Nanoparticles Can Help After A Traumatic Brain Injury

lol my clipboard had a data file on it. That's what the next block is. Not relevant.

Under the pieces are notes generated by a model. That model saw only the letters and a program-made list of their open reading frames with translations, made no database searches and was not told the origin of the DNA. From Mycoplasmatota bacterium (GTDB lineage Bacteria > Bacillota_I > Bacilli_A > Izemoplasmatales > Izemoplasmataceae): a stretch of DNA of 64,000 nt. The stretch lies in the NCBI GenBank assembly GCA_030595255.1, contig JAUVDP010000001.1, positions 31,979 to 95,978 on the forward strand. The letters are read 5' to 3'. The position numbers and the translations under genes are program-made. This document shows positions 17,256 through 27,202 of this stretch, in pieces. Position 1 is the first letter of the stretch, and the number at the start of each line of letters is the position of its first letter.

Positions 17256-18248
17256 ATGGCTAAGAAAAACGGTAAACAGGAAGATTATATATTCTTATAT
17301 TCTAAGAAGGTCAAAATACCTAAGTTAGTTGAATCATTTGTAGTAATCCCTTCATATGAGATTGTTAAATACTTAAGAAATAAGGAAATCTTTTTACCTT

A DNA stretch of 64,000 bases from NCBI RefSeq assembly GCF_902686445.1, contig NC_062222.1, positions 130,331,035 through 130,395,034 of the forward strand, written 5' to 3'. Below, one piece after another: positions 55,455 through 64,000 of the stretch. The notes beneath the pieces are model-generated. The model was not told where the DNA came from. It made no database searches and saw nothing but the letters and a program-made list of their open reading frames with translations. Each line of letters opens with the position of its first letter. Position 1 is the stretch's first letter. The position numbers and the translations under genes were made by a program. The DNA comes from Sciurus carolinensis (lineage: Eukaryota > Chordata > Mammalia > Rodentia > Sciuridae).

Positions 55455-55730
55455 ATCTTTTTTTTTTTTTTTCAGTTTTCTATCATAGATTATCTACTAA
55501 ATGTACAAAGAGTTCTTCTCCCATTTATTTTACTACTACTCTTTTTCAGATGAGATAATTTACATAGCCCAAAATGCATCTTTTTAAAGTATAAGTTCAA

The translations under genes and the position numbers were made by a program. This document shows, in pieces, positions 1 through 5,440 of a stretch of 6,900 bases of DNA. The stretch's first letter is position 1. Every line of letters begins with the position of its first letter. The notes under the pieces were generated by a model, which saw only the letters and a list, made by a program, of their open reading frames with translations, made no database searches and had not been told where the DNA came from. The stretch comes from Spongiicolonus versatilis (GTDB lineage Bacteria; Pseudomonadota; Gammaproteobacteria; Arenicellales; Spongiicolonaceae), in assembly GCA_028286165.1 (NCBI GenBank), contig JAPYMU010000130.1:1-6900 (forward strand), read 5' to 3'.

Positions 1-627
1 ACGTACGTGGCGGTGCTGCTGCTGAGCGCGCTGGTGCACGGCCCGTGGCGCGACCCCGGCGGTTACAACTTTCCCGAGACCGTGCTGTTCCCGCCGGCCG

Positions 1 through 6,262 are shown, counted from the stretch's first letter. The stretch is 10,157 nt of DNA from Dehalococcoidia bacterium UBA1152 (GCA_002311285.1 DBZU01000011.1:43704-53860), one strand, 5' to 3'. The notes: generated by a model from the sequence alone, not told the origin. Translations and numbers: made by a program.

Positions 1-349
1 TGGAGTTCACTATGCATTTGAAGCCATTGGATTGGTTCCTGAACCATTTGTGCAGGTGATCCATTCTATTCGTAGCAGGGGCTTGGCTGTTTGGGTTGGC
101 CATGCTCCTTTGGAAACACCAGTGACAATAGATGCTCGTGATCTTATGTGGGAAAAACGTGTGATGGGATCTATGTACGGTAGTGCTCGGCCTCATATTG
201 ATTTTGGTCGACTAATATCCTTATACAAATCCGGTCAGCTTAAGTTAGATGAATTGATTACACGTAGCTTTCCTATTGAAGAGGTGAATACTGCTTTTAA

A nanoparticle developed at Rice University may bring great benefits to the emergency treatment of brain-injury victims, the research has implications for stroke victims and organ transplant patients as well. In a traumatic brain injury, cells release an excessive amount of an reactive oxygen species (ROS) known as superoxide (SO) into the blood. Superoxides are toxic free radicals, that the immune system normally uses to kill invading microorganisms. Healthy organisms balance SO with superoxide dismutase (SOD), an enzyme that neutralizes it, but even mild brain trauma can release superoxides at levels that overwhelm the brain’s natural defenses. The researchers found PEG-HCC nanoparticles immediately and completely suppressed superoxide activity and allowed the autoregulatory system to quickly regain its balance: within minutes of injecting it, the cerebral blood flow is back to normal. In fact, the nanoparticles showed no signs of toxicity, though any remaining questions should be answered by further tests. The researchers ascertained the half-life of PEG-HCCs in the blood to be between two and three hours.